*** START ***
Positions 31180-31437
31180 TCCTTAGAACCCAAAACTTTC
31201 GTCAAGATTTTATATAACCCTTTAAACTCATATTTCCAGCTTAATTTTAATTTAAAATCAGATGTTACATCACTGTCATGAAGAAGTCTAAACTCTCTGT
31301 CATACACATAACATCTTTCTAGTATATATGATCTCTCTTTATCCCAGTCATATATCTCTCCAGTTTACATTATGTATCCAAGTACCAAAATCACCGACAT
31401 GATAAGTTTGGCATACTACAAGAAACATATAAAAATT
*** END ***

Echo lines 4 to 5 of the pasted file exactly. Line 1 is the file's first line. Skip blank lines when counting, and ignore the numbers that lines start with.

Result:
31301 CATACACATAACATCTTTCTAGTATATATGATCTCTCTTTATCCCAGTCATATATCTCTCCAGTTTACATTATGTATCCAAGTACCAAAATCACCGACAT
31401 GATAAGTTTGGCATACTACAAGAAACATATAAAAATT